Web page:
… Near the location where the item is thought to be, the geomancer is told to make a tableau and then to count how many waters are in it (i.e. to count the figures having a single dot in the third rank and to multiply this number by three).  If less than eight there is nothing there; otherwise, the geomancer should proceed to make a new tableau, after marking the directions of the compass on the ground.  He then counts all the elements in the tableau, multiplying the number of single dots in each rank by the value of the rank [ed. note: 1 for fire, 2 for air, 3 for water, 4 for earth].  the sum is then divided by 128, the remainder divided by 16, that remainder divided by 9, and finally that remainder divided by 4.  If one is left the direction is easy; if two, west; if three, north; and if four south.  The geomancer then faces that direction and draws a square on the ground and follows the same procedure to produce a new tableau, and the numerical process is repeated until one, two, there, or four is left.  Then the geomancer looks a the Mother in the tableau which corresponds to this remainder and locates that figure in the square diagram in the manual … The corresponding position on the square which he has drawn on the ground in front of him determines where the object is.  If it is buried, then the depth can be determined by knowing that the element of fire is assigned the depth of a finger, air the depth of the breadth of a hand, water the length of a cubit, and earth the length of a human body.  The geomancer then looks at the figure of the Mother which was found to be the indicator, counts the ranks containing only one dot, and adds up the corresponding lengths.  Then, using a certain ordering of the figures known as the “taskīn of the letters”, he finds the figure that occupies the same position in the taskīn that the Mother occupied in the tableau.  He counts the ranks of that figure which contain a single dot and adds the corresponding lengths.  Finally, he finds the sum of the number obtained from the Mother and the number found from the figure in the taskīn.  This is the depth at which the object is located.

Definitely an interesting method of finding lost objects, especially when they might actually be buried in the desert, but again, the fundamental idea is the same as Fludd’s (if not a little more ritualized).  Elsewhere in the text, Savage Smith and Smith give another association of the geomantic figures with the directions, this time based on their connections with the lunar mansions (though one that I have a hard time wrapping my head around, and which doesn’t look at all similar to the one inherited by Europe):

Direction Season Lunar Mansion Type Figure
East Spring 4 Rising Laetitia
16, 17 Setting Caput Draconis
6 Rising Acquisitio
7, 8, 9 Rising Coniunctio
South Summer 3 Setting Fortuna Minor
20 Rising Populus
5 Setting Rubeus
21 Rising Puella
West Autumn 4 Setting Tristitia
16, 17 Rising Cauda Draconis
6 Setting Amissio
14, 15 Both Carcer
North Winter 3 Rising Fortuna Maior
13 Both Via
5 Rising Albus
21 Setting Puer

Savage-Smith and Smith go on at length about this system of lunar mansions and how they relate to rising and setting along, but that’s outside the scope of the current post.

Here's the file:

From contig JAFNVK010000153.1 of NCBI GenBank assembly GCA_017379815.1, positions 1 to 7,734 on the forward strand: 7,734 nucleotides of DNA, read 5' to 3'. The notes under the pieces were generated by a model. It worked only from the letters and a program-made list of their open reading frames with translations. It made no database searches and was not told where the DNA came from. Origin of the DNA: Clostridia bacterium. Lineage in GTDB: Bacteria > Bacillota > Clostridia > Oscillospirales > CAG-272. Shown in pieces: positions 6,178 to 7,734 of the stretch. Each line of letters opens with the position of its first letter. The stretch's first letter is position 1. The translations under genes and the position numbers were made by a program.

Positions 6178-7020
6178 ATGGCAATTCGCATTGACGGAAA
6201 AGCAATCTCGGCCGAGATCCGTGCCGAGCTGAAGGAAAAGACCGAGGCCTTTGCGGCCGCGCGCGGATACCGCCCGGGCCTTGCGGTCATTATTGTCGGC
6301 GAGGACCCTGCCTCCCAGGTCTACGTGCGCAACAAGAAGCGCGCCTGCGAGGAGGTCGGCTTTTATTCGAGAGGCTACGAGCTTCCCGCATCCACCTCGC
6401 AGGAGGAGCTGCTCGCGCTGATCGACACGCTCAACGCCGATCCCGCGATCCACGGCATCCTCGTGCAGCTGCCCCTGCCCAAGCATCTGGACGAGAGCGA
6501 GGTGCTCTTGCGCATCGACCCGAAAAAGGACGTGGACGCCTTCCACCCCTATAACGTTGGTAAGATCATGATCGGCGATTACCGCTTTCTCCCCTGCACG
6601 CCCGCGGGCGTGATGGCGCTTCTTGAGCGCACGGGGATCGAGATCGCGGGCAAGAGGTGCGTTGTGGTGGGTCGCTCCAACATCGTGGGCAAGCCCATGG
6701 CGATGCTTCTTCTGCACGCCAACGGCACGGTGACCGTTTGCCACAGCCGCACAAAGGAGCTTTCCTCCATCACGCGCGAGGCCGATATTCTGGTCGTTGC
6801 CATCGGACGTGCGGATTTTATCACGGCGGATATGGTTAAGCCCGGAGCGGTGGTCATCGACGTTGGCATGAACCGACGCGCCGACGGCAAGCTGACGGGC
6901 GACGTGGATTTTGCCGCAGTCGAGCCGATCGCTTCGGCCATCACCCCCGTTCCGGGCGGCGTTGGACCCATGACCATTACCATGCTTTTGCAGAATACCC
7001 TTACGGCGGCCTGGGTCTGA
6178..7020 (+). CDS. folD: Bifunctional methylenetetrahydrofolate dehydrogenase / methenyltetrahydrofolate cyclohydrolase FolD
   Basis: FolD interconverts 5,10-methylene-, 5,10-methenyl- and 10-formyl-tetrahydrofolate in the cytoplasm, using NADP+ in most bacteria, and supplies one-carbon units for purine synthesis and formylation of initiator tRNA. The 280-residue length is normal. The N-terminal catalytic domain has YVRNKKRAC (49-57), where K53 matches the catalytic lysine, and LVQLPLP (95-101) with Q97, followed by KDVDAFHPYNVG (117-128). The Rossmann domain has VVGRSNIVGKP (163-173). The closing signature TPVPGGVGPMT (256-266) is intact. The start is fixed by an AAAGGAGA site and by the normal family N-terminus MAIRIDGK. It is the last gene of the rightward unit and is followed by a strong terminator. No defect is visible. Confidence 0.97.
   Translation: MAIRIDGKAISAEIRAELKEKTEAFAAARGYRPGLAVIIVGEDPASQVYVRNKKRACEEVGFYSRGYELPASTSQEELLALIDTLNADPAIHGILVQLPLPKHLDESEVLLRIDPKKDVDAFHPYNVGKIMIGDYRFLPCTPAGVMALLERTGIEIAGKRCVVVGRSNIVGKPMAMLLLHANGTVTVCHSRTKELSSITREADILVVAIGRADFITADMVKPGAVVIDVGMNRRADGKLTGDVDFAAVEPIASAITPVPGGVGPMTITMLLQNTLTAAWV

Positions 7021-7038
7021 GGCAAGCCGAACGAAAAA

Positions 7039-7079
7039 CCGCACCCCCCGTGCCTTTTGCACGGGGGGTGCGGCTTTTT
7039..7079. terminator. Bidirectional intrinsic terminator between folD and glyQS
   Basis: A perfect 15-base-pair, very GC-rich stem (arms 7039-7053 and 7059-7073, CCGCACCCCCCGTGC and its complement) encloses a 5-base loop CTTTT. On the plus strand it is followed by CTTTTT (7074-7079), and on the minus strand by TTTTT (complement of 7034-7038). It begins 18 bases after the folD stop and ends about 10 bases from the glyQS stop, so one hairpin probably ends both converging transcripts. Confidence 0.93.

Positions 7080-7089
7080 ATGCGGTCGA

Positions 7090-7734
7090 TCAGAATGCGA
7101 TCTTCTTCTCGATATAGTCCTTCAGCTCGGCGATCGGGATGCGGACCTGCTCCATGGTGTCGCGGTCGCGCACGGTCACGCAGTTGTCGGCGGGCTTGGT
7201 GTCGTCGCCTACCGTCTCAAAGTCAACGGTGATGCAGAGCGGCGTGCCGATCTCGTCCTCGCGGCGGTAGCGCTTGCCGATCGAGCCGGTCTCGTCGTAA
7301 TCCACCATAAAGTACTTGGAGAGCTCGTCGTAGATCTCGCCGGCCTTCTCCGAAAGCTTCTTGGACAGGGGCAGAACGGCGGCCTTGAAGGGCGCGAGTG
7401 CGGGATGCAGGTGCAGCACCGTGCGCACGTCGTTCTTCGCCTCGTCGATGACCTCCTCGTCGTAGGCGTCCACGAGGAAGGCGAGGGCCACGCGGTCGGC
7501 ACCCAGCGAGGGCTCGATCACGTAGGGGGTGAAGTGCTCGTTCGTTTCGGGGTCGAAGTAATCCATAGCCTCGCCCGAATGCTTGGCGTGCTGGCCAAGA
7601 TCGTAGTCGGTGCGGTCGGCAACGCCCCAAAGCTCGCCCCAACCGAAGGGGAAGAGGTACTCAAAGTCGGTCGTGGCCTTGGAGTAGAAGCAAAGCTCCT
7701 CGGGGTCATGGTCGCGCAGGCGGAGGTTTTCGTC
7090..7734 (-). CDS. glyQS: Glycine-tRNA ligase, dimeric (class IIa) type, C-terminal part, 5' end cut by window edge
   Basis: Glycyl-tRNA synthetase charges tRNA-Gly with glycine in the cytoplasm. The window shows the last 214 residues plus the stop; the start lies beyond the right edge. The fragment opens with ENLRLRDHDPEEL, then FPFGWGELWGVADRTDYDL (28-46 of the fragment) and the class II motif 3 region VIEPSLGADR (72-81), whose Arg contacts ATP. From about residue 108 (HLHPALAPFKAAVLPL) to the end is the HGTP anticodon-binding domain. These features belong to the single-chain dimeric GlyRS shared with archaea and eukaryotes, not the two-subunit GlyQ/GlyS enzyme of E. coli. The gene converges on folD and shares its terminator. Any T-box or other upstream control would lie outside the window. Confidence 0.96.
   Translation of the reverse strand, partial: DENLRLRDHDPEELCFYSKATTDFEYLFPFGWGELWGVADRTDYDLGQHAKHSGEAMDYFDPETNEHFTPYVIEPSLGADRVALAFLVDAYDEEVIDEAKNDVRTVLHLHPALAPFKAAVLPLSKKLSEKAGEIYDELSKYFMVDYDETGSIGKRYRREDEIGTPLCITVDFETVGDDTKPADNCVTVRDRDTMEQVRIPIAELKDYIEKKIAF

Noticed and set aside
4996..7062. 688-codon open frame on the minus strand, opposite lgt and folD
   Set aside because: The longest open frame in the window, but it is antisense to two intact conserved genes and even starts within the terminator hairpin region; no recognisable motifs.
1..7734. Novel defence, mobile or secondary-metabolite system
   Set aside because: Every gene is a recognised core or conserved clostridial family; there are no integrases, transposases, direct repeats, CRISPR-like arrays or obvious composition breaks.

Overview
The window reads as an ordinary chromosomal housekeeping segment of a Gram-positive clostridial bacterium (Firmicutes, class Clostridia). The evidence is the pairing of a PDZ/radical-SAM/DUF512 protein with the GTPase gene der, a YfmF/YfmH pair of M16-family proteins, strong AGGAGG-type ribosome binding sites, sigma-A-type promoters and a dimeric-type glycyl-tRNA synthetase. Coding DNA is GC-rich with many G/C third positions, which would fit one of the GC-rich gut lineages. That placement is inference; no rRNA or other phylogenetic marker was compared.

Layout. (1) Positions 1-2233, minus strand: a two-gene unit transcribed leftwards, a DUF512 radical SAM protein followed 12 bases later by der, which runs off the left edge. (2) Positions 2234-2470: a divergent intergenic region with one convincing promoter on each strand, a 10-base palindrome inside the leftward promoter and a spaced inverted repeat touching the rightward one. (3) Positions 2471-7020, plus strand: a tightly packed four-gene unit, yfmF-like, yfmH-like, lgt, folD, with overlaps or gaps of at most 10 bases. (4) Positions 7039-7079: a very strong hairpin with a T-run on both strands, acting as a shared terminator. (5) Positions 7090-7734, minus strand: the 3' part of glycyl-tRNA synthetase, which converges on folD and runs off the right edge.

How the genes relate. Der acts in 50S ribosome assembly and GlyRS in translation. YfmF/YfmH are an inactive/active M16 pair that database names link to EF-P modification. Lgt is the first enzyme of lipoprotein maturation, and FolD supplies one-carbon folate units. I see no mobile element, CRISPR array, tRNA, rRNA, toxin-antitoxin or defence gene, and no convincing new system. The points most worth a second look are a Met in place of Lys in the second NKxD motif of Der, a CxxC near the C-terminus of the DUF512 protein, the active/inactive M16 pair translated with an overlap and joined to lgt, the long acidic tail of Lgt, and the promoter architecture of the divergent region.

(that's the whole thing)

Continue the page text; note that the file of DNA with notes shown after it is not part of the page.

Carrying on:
Now, in addition to all that, John Michael Greer in his Art and Practice of Geomancy (2009) gives get another set of associations, this time by associating the 16 geomantic figures with the 12 houses of the House Chart, and using the directions for each house.  This uses the minor directions (e.g. east-northeast) and can give much more fine gradations in directional guidance, which is excellent for navigation:

House Direction Figure
1 E Puer, Cauda Draconis
2 ENE Fortuna Maior, Fortuna Minor
3 NNE Albus
4 N Populus, Via
5 NNW Rubeus
6 WNW Tristitia
7 W Puella, Caput Draconis
8 WSW Laetitia
9 SSW Coniunctio
10 S Carcer
11 SSE Amissio
12 ESE Acquisitio

That said, I don’t know where JMG got this set of associations from (or I forgot).  At first glance, they seem tied to the planetary-zodiacal correspondence and linking the signs of the Zodiac to the houses, such that Puella is considered associated with Libra due to its association with Venus, and Libra is the seventh sign, then Puella should be given to the seventh house.  Though JMG uses this planetary-zodiacal correspondence, I prefer the one given by Gerard of Cremona; again, your mileage and methods may vary.  Beyond that, though, I’m not certain where this specific geomantic association came from, and it only seems very loosely tied to the planetary-zodiacal correspondences of the figures.

Hope that helps!  Personally, I prefer to use the simple elemental rulerships of the figures as the key to corresponding directions with them, at least where geomancy and its symbols are considered primary.  For instance, if I’m doing a ritual that uses the geomantic figures as the primary symbols I’m working with, I’ll face the direction associated with that figure’s elemental ruler; if I’m doing a geomantic reading, I’ll use that same direction in location/direction-related queries.  If, however, I’m performing a ritual where the planets or zodiac signs are primary, I’ll face the direction of that celestial thing and use the geomantic figures (if I use them at all) facing that direction.  Context, I suppose, is everything, but for the purposes of divination and geomantic ritual, simpler is better.